I would say that 80% of what Bradley Cooper did in his voice, his cadence and performance was informed by Sean Gunn’s performance. Bradley definitely added a lot of his own stuff, like when he’s in the prison, “Hey! This guy here is my booty,” a lot of that is stuff Sean wasn’t doing. Then the 12% scene, “Bunch of idiots standing around in a circle,” that was a Sean Gunn improv. The heart of the character, the emotional stuff - the most pivotal emotional scene for Rocket, in my opinion, when they’re waiting for The Collector and he has his Quasimodo movement - and Sean was producing real tears. The animators took so much from both of what Bradley and Sean did but Rocket existed before Bradley lent us his voice. The combination really works perfectly.

In Jurassic World, the character is unlike any other one I’ve played and he’s not like Peter Quill. There’s not much humour, I think he’s a little more John Wayne than Marty McFly. He’s deadly serious. There are comedic elements in the film, just not coming from my character. Jake Johnson has a funny role and there’s that release valve of comedy throughout the course of the movie. It’s similar to the original Jurassic Park in that way, how you had Samuel L. Jackson and Wayne Knight. There’s humour but then, from page 25 on, there’s not that much to laugh about. I’m watching people get eaten and I’m trying to save the lives of thousands of people.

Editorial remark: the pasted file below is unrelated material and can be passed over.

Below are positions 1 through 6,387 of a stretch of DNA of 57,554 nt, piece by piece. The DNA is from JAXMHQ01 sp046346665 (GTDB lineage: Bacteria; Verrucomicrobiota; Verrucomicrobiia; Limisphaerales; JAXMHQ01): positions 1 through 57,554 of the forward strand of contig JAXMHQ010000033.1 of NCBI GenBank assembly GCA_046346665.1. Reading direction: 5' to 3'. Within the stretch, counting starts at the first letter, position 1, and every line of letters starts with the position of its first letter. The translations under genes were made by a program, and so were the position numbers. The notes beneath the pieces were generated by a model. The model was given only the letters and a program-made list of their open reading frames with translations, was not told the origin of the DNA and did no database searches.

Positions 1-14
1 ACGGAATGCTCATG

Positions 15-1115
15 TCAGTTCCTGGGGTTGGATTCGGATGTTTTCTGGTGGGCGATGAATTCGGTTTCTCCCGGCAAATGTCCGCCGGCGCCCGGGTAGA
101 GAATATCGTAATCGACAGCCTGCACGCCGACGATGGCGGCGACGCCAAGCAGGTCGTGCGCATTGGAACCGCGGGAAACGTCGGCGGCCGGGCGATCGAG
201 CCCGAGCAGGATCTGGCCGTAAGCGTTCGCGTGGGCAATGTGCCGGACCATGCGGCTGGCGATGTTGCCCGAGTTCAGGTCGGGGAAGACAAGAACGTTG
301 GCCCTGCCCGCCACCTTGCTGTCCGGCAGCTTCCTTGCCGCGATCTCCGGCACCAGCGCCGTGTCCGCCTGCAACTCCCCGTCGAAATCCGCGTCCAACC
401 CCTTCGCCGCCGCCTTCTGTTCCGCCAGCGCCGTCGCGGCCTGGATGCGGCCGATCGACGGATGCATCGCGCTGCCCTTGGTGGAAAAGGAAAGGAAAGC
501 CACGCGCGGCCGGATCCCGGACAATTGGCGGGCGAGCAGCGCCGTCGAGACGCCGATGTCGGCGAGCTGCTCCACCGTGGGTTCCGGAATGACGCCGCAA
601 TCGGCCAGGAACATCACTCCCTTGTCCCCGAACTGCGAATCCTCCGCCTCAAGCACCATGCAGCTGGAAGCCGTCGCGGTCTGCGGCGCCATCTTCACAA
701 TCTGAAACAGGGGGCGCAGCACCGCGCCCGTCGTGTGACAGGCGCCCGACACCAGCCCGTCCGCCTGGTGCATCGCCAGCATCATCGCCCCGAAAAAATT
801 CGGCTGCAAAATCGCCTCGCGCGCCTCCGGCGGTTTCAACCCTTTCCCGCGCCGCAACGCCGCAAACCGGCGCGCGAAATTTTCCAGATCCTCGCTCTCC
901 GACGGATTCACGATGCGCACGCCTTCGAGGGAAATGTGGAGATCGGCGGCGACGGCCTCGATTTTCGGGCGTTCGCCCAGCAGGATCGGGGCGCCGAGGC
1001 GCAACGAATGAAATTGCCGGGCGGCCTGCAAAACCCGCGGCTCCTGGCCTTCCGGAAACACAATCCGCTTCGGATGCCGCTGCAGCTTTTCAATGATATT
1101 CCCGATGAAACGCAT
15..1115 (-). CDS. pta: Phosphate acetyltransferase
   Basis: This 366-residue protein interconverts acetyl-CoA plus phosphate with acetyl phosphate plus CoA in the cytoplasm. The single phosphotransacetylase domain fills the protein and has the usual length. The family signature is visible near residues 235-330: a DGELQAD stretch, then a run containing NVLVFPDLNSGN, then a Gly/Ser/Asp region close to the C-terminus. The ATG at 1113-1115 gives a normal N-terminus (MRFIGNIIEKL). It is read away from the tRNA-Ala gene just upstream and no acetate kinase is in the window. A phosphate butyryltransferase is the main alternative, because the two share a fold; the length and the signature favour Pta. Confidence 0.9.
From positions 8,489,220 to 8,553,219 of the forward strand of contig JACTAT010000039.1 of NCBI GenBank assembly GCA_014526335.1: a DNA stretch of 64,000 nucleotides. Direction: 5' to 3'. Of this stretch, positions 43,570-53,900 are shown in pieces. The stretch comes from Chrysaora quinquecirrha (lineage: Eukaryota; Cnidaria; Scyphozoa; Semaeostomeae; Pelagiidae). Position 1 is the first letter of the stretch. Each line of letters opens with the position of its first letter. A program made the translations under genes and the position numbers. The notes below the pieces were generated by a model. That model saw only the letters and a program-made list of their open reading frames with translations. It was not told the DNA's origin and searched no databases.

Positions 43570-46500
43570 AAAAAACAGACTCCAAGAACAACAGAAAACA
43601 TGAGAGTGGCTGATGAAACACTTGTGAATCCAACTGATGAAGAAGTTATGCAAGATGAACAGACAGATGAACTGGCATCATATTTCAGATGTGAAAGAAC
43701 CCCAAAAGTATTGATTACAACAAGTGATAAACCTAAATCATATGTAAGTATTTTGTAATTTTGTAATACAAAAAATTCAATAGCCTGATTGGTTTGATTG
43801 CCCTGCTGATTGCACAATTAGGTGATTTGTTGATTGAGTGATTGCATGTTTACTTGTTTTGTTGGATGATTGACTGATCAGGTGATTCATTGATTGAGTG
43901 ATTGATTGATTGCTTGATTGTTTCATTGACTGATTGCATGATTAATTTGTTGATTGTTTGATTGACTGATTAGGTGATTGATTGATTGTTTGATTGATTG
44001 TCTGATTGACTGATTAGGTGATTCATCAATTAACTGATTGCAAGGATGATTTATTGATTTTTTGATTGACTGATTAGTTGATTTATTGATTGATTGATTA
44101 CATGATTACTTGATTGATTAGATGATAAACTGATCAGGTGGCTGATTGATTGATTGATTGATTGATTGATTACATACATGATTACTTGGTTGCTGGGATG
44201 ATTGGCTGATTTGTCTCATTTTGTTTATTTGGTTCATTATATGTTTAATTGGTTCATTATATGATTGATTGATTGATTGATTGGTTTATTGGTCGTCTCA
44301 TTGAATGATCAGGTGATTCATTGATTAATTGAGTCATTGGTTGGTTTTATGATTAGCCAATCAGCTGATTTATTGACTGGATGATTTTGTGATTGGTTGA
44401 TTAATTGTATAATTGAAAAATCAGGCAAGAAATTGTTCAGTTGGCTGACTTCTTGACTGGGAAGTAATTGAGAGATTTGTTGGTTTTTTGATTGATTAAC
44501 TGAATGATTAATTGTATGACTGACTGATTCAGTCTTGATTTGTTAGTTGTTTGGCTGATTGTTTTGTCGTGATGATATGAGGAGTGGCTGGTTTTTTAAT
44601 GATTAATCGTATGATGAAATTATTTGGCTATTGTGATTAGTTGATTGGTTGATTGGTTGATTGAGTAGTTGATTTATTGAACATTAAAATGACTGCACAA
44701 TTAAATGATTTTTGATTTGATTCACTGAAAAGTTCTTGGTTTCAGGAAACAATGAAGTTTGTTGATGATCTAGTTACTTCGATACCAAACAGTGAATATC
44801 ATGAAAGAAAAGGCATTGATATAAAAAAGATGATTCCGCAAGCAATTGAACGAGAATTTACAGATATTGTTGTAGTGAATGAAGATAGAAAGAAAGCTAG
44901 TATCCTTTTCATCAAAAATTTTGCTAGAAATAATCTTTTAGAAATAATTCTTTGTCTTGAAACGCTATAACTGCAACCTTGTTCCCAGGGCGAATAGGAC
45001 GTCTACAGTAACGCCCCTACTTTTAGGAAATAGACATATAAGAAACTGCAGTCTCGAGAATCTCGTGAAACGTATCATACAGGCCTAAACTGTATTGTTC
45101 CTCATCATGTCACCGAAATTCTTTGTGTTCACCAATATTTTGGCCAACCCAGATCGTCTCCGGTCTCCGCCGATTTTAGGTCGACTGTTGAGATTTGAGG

Working on Parks and Recreation has been creatively and comedically the most fulfilling job I’ve ever had and it remains that way. It is, bar none, the greatest gig. I was e-mailing them all today and telling them how much I was looking forward to getting back. It’s home to me, and not only because it’s seven minutes from my front door to the gate of the studio where we shoot, but it’s comfortable, I know everybody there, I love everybody on the cast and I get to do something that, up until I played Peter Quill, the one thing that just catered to me. In TV it’s great because every week they’re writing a new episode and to do the best for the show, they will take my comedic sensibility and put it in their Harvard think tank. Drop it in the top and it comes out as a script. It’s a great gig.

Bert Macklin doesn’t watch movies so he wouldn’t watch Guardians, just surveillance videotapes, that’s it. Andy Dwyer would lose his mind, though. He’d see it in 3D.

Thanks again to Pratt for taking the time, and having the good humour, to get stuck into all of this stuff with me. Guardians of the Galaxy is in cinemas now, The Lego Movie is on DVD and Blu-ray, Jurassic World is going through that lengthy process of getting all dinosaured up and Parks and Rec will start shooting its final season very soon indeed.

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1 Comment

  1. Bert Macklin, FBI. They definitely need to make a joke about that in the next movie, or have a Star Lord joke in Parks & Rec (like them commenting on how Andy and Peter look a lot alike)